SOP 98-5 defines start-up activities as one-time activities an entity undertakes when it opens a new facility, introduces a new product or service, conducts business in a new territory or with a new class of customer or beneficiary, initiates a new process in an existing facility or commences some new operation. After considerable research and discussion, thats the best definition anyone could come up with.

That said, the final definition is broad and might appear to overlap with activities related to buying or building certain assets, such as fixed assets and inventorycomments on the exposure draft of the SOP highlighted some of the confusion. One provision of the SOP is worth stressing: Costs that entities previously capitalized as start-up costs should now be expensed as they are incurred. So, if Joes Retail Co. has start-up costs of $1 million on its balance sheet, it should expense the entire $1 million immediately upon adopting SOP 98-5 and then expense all such costs as they are incurred in the future.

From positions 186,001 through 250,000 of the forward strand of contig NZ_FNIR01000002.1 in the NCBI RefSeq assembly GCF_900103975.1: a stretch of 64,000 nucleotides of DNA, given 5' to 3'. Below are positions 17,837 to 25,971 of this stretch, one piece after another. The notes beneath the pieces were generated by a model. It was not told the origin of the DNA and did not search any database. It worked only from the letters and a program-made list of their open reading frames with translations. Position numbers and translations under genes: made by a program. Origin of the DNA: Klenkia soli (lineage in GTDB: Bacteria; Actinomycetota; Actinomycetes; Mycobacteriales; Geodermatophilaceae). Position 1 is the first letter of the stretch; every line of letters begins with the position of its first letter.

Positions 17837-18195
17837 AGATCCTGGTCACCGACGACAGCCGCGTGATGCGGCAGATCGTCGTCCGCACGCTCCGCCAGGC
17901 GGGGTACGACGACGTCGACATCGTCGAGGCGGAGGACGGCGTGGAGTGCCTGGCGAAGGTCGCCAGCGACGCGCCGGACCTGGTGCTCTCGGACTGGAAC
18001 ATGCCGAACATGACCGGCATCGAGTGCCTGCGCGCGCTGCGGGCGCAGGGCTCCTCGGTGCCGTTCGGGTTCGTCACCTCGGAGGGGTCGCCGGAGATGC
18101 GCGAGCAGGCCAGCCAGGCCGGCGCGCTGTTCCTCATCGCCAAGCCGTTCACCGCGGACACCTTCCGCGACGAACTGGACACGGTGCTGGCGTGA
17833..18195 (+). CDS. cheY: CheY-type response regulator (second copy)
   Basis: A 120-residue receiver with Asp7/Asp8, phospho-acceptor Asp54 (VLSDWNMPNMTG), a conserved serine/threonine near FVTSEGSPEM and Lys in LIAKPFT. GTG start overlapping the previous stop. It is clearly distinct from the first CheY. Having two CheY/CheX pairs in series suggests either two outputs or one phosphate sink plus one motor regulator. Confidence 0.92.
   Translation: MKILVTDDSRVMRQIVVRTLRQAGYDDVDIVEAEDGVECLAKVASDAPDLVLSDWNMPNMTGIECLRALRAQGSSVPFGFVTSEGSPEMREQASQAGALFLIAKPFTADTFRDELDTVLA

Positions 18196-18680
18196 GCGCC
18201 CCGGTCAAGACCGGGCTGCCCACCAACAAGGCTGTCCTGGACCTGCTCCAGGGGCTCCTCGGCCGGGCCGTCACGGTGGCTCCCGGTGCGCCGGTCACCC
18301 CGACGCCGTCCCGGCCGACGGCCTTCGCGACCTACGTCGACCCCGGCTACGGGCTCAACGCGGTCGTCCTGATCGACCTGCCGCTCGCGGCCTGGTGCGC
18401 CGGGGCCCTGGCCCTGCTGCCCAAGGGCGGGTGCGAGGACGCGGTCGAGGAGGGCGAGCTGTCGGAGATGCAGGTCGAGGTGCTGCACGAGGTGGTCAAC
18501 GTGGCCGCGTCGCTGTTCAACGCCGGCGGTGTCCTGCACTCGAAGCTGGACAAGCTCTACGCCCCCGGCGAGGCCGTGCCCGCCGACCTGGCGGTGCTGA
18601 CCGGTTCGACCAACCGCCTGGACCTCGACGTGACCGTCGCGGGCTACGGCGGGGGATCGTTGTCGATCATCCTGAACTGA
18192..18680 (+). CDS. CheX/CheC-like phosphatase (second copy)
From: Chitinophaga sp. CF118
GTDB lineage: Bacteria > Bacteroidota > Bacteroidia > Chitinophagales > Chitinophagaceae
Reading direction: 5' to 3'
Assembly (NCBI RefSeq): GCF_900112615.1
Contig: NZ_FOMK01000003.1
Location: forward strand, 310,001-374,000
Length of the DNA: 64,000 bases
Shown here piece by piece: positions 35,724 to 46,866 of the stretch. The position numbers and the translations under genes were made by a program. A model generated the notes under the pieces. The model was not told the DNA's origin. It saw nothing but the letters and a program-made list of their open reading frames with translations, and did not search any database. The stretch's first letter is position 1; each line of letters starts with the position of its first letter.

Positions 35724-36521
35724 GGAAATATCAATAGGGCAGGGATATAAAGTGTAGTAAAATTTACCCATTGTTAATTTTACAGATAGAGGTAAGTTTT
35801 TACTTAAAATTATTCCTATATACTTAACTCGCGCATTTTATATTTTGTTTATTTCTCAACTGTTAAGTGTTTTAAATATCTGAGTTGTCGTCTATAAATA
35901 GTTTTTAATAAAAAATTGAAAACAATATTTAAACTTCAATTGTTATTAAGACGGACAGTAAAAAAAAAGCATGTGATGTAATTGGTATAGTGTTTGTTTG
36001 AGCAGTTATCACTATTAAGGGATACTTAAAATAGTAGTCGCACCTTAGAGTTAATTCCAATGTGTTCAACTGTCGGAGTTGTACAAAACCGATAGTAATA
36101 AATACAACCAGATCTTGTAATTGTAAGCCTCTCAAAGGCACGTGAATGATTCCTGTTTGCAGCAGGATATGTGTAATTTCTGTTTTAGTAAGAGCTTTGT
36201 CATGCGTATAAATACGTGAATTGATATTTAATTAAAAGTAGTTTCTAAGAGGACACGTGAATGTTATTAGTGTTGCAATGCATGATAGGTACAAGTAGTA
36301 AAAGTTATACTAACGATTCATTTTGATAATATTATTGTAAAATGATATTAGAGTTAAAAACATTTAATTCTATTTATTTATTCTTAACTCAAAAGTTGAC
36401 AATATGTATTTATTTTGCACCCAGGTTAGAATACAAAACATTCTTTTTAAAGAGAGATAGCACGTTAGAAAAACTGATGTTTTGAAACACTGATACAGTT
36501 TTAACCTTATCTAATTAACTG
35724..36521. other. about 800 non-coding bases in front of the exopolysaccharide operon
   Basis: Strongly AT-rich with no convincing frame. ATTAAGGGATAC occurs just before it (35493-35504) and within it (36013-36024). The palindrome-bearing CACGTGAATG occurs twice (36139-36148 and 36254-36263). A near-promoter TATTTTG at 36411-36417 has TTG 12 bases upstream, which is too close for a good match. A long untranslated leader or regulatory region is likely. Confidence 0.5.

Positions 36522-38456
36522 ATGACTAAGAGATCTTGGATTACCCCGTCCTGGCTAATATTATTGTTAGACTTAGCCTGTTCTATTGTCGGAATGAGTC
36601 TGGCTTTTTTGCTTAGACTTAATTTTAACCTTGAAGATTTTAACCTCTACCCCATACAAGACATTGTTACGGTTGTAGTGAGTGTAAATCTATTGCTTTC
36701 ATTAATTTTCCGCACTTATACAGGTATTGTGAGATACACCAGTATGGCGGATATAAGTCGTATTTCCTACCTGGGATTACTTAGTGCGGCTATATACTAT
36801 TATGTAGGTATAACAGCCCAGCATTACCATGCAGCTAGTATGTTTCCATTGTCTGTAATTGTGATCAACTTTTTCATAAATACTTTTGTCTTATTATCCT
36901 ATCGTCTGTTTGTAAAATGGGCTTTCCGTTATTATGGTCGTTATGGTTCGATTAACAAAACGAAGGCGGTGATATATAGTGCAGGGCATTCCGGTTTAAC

Certain costs an entity incurs in conjunction with start-up activities may, in fact, be costs related to the construction of, say, a plant. How should a CPA distinguish between one-time activities related to opening a new facility (start-up) and activities to get a plant constructed and ready for its intended use (fixed asset)? The distinction should not be based on a timeline of when certain activities take place, but, rather, on the nature of the activities and the costs. This, however, leads to other questions, such as whether test runs of a new plant are start-up costs or costs to get the fixed asset ready for its intended use. SOP 98-5 says CPAs should look to an entitys policy of accounting for fixed assets. In other words, the SOP is not intended to override level-A GAAP issued by the FASB.